As I sit and pen edition 4 of Wes and Wendy's Weather, I am filled with anxious trepidation; last night the thermometer hit 35 degrees and this morning, 45. Above zero!
The snow slid off our roof in avalanches last night forming a moat of slush around the cabin. Patches of brown are appearing all over the yard where the snow is melting! Weather forecasts predict mixed rain and snow over the next few days. Our meticulously groomed trails with their packed bases, face the threat of being good for nobody but Canadian curlers. For mushers, slick, icy trails bring training to a virtual standstill. Both dogs and mushers struggle for traction on icy trails and the snow hook is useless. In addition, the risk of injury to everyone increases. To add insult to injury, areas just west of Fairbanks have a foot of snow predicted. The National Weather Service has promised us some snow over the next few days but we are not holding our breath.
What does this mean for SP Kennel? It means that during the next week, trail conditions will be monitored closely and if it is considered unsafe for the dogs then we will start working the phones. "Has anyone checked out the trails in the White Mountains? What about in the Denali area?" If the right conditions do not come to mushers, then competitive mushers go looking for the right training conditions.
Since releasing the last edition of Wes and Wendy's Weather, my personal mushing skills have developed considerably. I am constantly being challenged with different aspects of team management. (If anybody is unfamiliar with my initial struggles managing a sled, you can read Edition Three HERE.) I am happy to say that I have found my sled feet, and am relaxed during runs. I now am able to harness, booty, and jacket all the dogs on my team; as well as hook up my sled with all the right cables and hooks. My confidence wavers however, when I look up from a narrow part of the trail and see another dog team barreling towards us. More than once panic has set in when I have realized that the person on the other sled is the legendary Rick Swenson. Thankfully the SP Kennel dogs are highly experienced and well trained. They "On By" with minimal encouragement and don’t lunge or bark at passing teams.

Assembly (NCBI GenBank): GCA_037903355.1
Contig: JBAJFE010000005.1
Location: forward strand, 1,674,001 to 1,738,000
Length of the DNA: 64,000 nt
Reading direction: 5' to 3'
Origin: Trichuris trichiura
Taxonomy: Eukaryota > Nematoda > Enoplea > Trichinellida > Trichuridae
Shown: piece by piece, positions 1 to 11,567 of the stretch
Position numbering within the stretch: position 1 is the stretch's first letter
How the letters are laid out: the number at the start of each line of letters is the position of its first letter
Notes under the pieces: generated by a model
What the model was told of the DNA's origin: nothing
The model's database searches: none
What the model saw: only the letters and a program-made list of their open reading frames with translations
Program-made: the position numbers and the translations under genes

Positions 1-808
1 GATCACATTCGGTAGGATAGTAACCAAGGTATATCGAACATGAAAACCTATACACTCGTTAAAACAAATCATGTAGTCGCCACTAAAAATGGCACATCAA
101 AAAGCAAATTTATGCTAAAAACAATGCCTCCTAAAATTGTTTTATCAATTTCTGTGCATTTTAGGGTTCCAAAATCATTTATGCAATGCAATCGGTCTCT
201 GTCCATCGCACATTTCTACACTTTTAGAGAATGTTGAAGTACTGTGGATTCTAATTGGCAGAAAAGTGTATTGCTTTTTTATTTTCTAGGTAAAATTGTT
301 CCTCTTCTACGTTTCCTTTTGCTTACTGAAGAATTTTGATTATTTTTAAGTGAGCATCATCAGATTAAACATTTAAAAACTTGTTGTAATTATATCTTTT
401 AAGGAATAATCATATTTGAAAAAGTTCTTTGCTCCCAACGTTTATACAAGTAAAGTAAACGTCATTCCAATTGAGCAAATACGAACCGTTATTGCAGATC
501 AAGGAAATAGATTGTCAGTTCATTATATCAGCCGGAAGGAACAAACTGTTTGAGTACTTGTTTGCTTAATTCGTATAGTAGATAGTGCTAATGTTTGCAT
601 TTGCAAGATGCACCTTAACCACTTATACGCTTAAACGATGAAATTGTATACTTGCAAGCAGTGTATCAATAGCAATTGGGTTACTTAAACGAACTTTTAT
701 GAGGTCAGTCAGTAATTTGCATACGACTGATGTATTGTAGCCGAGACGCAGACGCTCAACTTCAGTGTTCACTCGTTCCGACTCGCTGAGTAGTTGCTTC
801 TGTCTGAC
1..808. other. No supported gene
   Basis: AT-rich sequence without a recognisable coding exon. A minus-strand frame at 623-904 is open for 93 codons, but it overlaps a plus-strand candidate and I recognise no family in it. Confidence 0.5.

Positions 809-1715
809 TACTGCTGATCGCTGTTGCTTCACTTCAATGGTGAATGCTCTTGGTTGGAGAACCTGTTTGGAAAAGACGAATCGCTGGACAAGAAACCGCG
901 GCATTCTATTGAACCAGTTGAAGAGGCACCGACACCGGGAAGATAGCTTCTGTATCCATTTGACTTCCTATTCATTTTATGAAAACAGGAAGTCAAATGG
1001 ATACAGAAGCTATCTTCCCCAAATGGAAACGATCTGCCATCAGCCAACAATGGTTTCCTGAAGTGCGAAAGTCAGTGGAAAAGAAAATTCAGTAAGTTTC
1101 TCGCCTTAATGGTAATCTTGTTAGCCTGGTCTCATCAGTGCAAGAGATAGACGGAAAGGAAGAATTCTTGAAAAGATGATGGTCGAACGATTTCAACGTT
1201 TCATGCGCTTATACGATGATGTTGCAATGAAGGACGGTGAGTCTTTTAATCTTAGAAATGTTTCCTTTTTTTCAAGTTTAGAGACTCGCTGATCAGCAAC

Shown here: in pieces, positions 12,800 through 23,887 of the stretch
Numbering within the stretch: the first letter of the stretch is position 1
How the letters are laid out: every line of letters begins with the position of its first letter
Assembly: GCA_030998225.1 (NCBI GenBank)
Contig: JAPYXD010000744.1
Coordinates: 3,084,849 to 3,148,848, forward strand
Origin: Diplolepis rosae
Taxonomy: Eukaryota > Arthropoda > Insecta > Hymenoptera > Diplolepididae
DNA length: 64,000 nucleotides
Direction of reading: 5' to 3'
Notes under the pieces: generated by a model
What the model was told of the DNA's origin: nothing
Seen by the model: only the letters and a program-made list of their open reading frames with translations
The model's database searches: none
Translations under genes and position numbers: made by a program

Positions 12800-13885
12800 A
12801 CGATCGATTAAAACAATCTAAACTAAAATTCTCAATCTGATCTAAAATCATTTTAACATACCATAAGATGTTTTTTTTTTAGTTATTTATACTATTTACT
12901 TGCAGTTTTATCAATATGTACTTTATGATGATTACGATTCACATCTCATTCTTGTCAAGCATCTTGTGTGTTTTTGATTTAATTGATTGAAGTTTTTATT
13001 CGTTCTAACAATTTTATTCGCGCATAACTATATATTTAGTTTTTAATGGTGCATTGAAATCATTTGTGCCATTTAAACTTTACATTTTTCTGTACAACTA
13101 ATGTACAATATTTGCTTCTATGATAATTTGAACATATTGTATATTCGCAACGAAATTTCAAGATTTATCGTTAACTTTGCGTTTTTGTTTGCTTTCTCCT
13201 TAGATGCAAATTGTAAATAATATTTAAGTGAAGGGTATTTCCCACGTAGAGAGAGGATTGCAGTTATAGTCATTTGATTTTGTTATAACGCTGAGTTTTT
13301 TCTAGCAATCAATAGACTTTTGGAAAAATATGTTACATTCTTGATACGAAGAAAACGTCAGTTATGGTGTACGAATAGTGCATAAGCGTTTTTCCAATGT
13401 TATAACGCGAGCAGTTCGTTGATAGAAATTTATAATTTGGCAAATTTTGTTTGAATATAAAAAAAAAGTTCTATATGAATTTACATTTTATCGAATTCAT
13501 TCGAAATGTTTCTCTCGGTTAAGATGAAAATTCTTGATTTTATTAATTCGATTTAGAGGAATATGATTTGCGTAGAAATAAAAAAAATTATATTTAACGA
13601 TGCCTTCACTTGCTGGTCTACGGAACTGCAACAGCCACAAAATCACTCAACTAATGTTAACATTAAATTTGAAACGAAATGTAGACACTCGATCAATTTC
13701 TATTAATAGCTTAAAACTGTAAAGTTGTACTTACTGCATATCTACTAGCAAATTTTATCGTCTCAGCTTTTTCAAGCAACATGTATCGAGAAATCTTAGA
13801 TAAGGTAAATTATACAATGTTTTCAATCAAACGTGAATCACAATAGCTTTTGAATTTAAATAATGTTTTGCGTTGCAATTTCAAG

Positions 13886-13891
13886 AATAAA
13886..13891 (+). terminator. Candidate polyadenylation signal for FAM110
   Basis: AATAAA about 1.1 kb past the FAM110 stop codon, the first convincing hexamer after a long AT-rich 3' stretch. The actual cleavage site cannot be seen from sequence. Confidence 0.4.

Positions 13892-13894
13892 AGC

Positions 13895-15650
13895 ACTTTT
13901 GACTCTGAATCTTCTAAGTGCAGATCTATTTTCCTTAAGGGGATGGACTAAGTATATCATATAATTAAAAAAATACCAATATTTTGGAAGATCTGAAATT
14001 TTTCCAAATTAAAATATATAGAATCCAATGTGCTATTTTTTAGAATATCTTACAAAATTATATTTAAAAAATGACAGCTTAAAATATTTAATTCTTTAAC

The smoothness of current team passing is a vast improvement from my first trail encounter. It was nearly a month ago now, Allen hooked up a large team and attached a second "whip" sled for me. After a disastrous start that saw me trail grooming more than sledding, my confidence in sled management was as low as it could possibly go. This was worsened by the fact that, due to prevailing trail conditions, snow and ice was being sprayed up from Allen's drag right into my eyes. I was mushing virtually blind. It seemed that with no warning another team was practically on top of us. Remembering what Allen had instructed, I jumped on the right runner with both feet expecting that the sled would slide to the far right of the trail. It did not and merely angled the nose of the sled straight into the middle of the oncoming team. "I'm going to kill that dog!" was my first horrified thought. I jumped off the runner and, holding on as tightly as I could, ran behind the sled pulling it away from the other team. Meanwhile, our dog team was delighted to be unleashed from the 4-wheeler for the first time in the season and were happily speeding along.
It was not so easy for me, who rarely ran 12 mph even in my prime. Struggling to keep up and desperately hanging on, I realized there was a second team further down the trail. I had no choice but to put my head down and keep sprinting until we passed the second team. By the time we passed them, my elbows were hooked over the handle bar and my feet dragged behind, as I managed an unconvincing "Hi" to the stunned musher.
The moral of the story is…If anybody out there is contemplating becoming a musher, please consult your physician first.